more versions to come as the board prepares to write its final report.=20

The official also warned that the order of chapters and the content was =
subject to change, because some testing and research into the causes of =
the accident were continuing. The board has another hearing scheduled =
for Thursday.=20

According to the outline, the final report will consist of 10 chapters =
and extensive appendices. The first chapter, "Evolution of the Space =
Shuttle Program," will tell the history of the original concepts behind =
the shuttle, including the "design trade-offs" and difficulties in the =
early program.=20

That chapter will also discuss the accident in 1986 that destroyed the =
Challenger and its crew of seven.

The next chapter, "Columbia's Final Flight," provides a detailed =
description of the mission that ended in breakup on Feb. 1. That chapter =
includes a discussion of the preparations for launching and the =
sometimes anguished e-mail messages during the mission as engineers =
discussed the possible damage caused by the striking foam. In the next =
chapter, the "proximate causes of the accident sequence" will be =
presented, the analysis of the foam impact, the problems with foam =
shedding from external tanks and the extensive information collected =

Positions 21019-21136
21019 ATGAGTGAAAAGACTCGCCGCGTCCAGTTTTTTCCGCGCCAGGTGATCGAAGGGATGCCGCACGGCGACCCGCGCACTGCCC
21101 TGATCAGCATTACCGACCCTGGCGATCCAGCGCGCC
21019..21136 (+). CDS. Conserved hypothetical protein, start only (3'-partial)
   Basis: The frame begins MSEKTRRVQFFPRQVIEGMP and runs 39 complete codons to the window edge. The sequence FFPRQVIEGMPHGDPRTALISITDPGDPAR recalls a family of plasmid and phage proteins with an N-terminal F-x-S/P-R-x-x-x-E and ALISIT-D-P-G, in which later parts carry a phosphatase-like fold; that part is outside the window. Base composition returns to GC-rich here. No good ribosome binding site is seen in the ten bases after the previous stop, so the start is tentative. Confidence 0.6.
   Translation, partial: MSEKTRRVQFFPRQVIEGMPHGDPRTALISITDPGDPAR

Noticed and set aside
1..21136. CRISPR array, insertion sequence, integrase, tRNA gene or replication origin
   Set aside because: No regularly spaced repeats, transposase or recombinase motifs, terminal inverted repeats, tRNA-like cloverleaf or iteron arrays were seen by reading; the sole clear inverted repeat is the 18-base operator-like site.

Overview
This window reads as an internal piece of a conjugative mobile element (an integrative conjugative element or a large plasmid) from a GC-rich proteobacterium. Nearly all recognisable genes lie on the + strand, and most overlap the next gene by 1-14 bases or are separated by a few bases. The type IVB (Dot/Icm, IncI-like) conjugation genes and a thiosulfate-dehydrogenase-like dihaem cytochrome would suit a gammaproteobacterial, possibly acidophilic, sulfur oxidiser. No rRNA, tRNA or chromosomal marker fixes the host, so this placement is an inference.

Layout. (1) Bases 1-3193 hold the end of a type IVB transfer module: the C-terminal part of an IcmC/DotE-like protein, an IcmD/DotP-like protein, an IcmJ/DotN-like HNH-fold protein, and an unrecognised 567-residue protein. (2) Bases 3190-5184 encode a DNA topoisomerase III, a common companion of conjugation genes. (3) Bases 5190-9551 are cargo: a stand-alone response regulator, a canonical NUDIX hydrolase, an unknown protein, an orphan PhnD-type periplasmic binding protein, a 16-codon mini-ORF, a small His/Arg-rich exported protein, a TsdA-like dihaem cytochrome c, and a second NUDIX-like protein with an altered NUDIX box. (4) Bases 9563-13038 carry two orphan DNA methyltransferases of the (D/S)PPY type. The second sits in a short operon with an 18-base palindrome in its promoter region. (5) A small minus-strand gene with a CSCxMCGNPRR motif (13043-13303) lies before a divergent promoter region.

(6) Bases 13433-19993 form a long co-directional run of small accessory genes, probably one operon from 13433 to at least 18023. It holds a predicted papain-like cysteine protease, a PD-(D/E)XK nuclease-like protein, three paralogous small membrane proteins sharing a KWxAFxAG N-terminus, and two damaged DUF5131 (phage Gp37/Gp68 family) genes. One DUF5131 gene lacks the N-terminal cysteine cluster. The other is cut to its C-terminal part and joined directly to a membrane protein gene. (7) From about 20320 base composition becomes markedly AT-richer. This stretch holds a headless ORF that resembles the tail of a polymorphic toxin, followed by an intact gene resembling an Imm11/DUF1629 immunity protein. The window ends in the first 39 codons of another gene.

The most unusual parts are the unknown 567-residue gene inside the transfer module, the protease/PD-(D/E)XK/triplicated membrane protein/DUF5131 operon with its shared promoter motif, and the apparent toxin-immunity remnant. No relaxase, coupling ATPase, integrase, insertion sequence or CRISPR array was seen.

from sensors and experiments after the accident.

The report will then go into problems in a chapter "Beyond the Proximate =
Cause," including the budget cuts by different White Houses and =
Congresses. That part, Chapter 4, will also discuss shifts in management =
from Houston to NASA headquarters in Washington and the effects of =
efforts over the years to privatize the shuttle program. The most recent =
privatization effort was creating a single major contractor for shuttle =
business, the United Space Alliance, owned equally by Boeing and =
Lockheed Martin.=20

Still further, the report will describe "Factors That Contributed to the =
Loss of Columbia," including a gradual erosion in safety margins and a =
tendency to play down risky anomalies and consider them to be part of =
the realm of acceptable.=20

That chapter, too, will deal with the flawed analysis of the foam strike =
that led managers to conclude that the impact posed no great threat to =